The previous plots are consistent with the expected behavior of the atmospheric transmission and emission as a function of water vapor content, which was shown at the beginning of this section based on ATRAN models. Furthermore, the behaviour seen in the Si5-11.5 filter can be extended to most the 10-micorn band filters that are relatively clean of strong water vapor bands, as it is shown in the sensitivity comparison tables shown in the section Imaging Sensitivity.
The following plot shows the PWV as a function of the ratio between the flux of mid-IR standards in the Si5-11.6 filter and in the Q1-17.65 filter. Each data point corresponds to a different standar star. The standard represented in this plot are the same as in the previous two plots. The fluxes in each filter were calculated using aperture photometry (QPHOT task in IRAF) in the optimal aperture, i.e. the one that maximizes the SNR. The fluxes in ADU were converted into electrons using the nominal gain of the detector.
The Si5-to-Q1-ratio plot indicates that the PWV increases logarithmically as the Si5/Q1 increases, which is one would expect when looking at the bahaviour of the sensitivity in both filters as a function of PWV. This plot can be used during the observations to help astronomers to assess the quality of the night in the unlikely event the real time PWV monitor is off line. Note that to evaluate the quality of the night by measuring the Si5/Q1 ratio in a standard star has the disadvantage that one needs to spend time observing the standard star with CanariCam before actually knowing the quality of the night. However, the real-time PWV monitor based on the GPS technique operated by the IAC provides this information in advance to deciding using CanariCam and this is why the monitor is the main decision-making tool regarding the observing queue that we use at the telescope.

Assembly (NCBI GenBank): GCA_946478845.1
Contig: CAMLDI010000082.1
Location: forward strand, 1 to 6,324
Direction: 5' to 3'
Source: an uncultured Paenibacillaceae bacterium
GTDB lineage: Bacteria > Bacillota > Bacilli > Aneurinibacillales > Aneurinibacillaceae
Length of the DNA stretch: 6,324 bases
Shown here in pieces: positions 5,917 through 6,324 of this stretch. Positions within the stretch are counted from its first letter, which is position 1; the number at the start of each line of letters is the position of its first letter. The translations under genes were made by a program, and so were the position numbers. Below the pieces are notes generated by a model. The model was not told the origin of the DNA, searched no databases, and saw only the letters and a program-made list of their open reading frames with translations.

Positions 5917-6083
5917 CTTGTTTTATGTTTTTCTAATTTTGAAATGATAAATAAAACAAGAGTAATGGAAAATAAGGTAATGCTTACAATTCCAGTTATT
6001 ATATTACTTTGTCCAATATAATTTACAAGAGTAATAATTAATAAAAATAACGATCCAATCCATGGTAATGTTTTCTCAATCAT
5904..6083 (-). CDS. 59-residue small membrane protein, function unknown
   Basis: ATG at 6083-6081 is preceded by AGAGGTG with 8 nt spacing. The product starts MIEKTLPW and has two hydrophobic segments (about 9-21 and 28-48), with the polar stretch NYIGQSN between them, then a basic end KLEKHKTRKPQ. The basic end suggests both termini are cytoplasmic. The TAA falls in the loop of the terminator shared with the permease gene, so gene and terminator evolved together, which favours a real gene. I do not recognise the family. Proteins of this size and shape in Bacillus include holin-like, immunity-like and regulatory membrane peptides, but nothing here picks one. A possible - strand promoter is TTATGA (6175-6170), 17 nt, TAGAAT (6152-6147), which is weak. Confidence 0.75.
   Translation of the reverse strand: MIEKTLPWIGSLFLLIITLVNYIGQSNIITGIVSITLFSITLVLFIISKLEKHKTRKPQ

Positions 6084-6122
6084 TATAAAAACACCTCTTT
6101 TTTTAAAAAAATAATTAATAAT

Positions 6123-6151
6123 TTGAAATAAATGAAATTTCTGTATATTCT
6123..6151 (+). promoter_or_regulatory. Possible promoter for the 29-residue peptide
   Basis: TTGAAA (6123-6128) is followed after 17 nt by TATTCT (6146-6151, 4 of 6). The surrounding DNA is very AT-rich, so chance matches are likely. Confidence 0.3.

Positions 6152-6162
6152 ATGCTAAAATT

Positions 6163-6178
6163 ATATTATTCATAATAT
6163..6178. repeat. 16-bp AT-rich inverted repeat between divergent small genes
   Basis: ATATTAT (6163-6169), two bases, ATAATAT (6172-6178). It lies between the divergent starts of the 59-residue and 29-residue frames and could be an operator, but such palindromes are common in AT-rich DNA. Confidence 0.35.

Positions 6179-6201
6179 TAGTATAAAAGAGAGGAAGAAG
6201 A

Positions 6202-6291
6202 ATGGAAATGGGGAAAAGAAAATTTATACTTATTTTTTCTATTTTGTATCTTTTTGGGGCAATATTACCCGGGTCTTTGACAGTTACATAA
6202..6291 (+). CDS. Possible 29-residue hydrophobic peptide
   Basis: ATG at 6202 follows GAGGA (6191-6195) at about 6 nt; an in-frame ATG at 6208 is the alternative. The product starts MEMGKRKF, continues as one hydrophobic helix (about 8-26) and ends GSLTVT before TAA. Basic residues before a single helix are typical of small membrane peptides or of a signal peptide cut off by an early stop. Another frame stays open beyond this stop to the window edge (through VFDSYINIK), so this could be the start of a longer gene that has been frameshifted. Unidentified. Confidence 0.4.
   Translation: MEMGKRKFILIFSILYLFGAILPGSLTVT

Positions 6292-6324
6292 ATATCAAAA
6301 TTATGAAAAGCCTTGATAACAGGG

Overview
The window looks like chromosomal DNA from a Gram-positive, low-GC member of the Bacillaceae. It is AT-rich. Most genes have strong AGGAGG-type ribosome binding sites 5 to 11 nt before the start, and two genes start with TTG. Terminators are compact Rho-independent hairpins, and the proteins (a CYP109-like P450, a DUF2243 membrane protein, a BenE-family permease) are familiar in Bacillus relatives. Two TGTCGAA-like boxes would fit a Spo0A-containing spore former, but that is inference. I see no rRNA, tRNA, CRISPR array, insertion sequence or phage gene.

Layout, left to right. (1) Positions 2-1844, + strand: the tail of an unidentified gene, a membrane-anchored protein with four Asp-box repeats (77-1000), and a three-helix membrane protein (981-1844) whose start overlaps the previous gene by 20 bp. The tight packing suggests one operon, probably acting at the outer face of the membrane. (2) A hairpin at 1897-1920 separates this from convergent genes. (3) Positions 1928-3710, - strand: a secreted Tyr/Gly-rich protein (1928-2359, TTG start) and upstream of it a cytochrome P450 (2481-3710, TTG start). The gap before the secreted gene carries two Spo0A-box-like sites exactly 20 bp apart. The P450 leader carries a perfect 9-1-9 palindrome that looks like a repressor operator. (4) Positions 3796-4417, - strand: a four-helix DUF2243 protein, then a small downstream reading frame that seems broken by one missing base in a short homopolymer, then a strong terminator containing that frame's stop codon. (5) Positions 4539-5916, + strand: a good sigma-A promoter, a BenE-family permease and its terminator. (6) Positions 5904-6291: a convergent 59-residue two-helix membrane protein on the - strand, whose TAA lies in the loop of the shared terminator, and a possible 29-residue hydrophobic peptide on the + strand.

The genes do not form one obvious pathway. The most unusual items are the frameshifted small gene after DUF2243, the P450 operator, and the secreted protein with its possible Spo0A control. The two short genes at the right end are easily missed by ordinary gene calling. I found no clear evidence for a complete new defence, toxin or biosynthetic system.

The ubiquitous presence of mid-IR background forces instrument builders to locate all the opto-mechanical components and the detector under extreme cryogenic conditions. In the case of CanariCam, the motors that drive the opto-mechanical components work at a temperature of ~70K, while the nominal working temperature of the detector is about 9.5K.
Fast detector electronics is required to evacuate pixels before they become saturated by the massive arrival of background photons. Contrary to most optical detectors, mid-IR detectors are shutterless. The detector is continuously exposing and every few tens of milliseconds there is a readout and a detector frame is completed. The electronics takes care of co-adding detector frames into a buffer, until all co-added frames are saved into a disk (save-set). Typical frame exposure times for CanariCam are ~25 milliseconds, and co-added frames are saved typically every 10 seconds.
Still, in each single frame, we would normally see only background emission and detector noise, with no trace of the astronomical source at all. To be able to see the source of interest, a technique called "chopping and nodding" is used. Chopping consists of swinging the telescope secondary mirror at a typical frequency of a few Hz between the position of the source (on-source) and the nearby sky (off-source). Since the background seen by the instrument is different when the secondary mirror is oriented on-source and off-source, the telescope axes are actuated (nodded), typically every 30 seconds, to swap on- and off-source positions. The light of the astronomical source can be unveiled by a given combination of summations and subtractions of the chop-nod frames (see more details in the CanariCam User Manual and in the section Observing Strategy.